TORONTO - An Ontario Superior Court judge yesterday awarded the Mounties the right to unionize in a landmark decision that may have huge implications for the RCMP, its culture, and government budgets across the country.
Mr. Justice Ian MacDonnell struck down a section of the RCMP Act that precludes unionization, finding the law unconstitutional. He gave the federal government 18 months to prepare for the decision to take effect, given that it could fundamentally alter the power structure of one or Canada's most important institutions.
The RCMP, whose 22,000 officers work as municipal, provincial and federal police, is often described as the only force in the country that doesn't have a union. For more than a century, senior police commanders have resisted unionization movements, often arguing that it is imperative that the loyalties of the rank and file not be split.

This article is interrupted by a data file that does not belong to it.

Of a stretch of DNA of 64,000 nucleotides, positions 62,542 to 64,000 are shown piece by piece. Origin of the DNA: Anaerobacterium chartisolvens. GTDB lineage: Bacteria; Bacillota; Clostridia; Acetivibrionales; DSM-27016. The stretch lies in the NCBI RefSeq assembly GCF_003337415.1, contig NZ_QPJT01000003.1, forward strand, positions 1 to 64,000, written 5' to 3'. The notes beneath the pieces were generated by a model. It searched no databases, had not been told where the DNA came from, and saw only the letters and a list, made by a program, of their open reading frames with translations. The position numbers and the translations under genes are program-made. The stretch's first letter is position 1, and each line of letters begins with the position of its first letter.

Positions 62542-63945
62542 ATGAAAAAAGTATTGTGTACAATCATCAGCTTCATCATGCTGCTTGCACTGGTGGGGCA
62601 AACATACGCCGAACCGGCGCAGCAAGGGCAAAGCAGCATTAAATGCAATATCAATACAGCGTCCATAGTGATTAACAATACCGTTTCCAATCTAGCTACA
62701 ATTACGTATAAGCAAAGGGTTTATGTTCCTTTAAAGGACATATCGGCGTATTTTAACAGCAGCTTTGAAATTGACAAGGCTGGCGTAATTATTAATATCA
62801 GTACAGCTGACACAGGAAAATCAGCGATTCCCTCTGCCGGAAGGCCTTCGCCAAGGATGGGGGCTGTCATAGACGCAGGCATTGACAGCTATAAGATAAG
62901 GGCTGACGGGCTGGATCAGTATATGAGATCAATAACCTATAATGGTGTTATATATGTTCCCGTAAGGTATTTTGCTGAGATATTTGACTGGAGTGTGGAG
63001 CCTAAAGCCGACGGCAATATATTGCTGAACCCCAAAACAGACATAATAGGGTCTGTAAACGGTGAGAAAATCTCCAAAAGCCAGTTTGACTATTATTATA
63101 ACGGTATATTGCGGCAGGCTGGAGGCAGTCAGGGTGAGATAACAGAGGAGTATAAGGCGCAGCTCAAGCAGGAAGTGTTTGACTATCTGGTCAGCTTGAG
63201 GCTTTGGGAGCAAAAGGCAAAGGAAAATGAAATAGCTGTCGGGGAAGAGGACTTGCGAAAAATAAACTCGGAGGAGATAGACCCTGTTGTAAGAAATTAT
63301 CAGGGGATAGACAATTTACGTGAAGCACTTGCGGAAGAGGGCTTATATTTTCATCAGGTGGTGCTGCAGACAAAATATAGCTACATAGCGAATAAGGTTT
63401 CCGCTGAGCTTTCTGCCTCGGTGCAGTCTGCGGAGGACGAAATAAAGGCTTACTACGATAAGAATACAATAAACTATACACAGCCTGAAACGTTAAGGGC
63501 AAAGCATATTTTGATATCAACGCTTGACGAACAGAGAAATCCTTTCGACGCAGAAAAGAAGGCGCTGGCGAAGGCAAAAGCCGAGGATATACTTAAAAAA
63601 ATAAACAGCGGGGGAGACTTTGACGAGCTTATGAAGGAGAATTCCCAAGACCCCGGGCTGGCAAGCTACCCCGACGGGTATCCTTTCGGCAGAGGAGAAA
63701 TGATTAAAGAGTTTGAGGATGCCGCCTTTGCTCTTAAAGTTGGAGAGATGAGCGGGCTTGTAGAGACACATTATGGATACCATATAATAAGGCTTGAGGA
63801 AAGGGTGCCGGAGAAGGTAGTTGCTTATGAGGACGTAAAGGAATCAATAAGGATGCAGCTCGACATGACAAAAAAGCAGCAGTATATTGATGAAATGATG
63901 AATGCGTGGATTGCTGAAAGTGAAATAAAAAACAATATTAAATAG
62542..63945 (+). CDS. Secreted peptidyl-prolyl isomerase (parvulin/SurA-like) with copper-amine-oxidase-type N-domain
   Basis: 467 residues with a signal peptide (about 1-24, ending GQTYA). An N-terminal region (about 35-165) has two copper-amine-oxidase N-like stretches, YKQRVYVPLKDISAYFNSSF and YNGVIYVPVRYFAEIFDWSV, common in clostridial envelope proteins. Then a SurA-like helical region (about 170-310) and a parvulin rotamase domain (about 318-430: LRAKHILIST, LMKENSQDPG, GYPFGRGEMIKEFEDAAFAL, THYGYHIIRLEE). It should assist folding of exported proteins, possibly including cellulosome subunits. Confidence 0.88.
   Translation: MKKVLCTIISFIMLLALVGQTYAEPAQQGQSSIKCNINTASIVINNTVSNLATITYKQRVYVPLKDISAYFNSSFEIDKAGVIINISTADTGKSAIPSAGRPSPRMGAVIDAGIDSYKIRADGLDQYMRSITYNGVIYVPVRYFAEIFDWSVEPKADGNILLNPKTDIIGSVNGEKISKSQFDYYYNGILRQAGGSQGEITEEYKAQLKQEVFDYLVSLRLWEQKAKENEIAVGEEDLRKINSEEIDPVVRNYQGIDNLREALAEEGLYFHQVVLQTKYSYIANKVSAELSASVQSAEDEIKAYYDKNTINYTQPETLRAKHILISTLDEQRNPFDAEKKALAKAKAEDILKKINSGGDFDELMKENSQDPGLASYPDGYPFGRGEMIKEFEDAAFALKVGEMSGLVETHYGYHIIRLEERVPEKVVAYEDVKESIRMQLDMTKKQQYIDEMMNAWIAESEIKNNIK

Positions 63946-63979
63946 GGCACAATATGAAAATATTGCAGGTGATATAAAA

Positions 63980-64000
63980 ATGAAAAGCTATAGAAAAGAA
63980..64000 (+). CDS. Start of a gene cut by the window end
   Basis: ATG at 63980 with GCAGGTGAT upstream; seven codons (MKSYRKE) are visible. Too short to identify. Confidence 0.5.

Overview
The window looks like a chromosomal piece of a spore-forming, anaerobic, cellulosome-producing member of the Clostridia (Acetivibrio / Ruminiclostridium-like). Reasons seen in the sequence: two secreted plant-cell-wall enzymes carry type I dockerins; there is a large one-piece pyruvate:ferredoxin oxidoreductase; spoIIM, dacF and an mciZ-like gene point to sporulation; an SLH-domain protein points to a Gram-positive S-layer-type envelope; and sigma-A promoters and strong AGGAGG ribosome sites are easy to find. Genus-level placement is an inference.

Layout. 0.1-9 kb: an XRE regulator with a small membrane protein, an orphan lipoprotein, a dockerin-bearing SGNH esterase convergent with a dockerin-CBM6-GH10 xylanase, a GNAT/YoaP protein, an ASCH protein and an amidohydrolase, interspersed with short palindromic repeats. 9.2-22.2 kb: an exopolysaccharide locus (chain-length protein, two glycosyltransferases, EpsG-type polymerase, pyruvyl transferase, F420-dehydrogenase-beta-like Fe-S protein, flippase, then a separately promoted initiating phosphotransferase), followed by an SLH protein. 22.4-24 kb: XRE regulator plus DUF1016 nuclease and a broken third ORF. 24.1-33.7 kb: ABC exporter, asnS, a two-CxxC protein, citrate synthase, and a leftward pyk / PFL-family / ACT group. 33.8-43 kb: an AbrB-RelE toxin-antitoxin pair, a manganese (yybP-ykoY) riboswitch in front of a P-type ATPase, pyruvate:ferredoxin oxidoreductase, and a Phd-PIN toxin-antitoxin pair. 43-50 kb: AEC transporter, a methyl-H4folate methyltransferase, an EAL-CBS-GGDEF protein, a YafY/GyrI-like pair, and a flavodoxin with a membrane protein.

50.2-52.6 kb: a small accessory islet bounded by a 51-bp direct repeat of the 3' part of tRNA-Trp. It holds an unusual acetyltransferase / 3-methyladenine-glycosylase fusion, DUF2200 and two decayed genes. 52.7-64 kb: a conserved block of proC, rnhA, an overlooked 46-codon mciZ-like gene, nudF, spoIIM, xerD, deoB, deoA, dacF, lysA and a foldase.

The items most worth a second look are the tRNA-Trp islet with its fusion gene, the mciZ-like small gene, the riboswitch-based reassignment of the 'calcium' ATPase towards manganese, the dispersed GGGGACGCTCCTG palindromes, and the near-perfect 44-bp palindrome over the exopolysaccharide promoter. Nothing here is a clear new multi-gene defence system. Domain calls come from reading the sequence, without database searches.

But "why does the wider jurisdiction of the RCMP, or its status as a unique Canadian institution make the labour relations modes in place for other police forces inappropriate," Judge MacDonnell asked in his 35-page ruling ([url=http://www.theglobeandmail.com/v5/content/pdf/rcmpunionruling.pdf]pdf[/url]).
The Mounted Police Association of Ontario launched the lawsuit.
Under the current labour-relations model for the RCMP, police brass impose a "staff relations" program to give a voice to the rank and file.But Judge MacDonnell characterized this as unconstitutional as it was "an entity created by management to avoid unionization."
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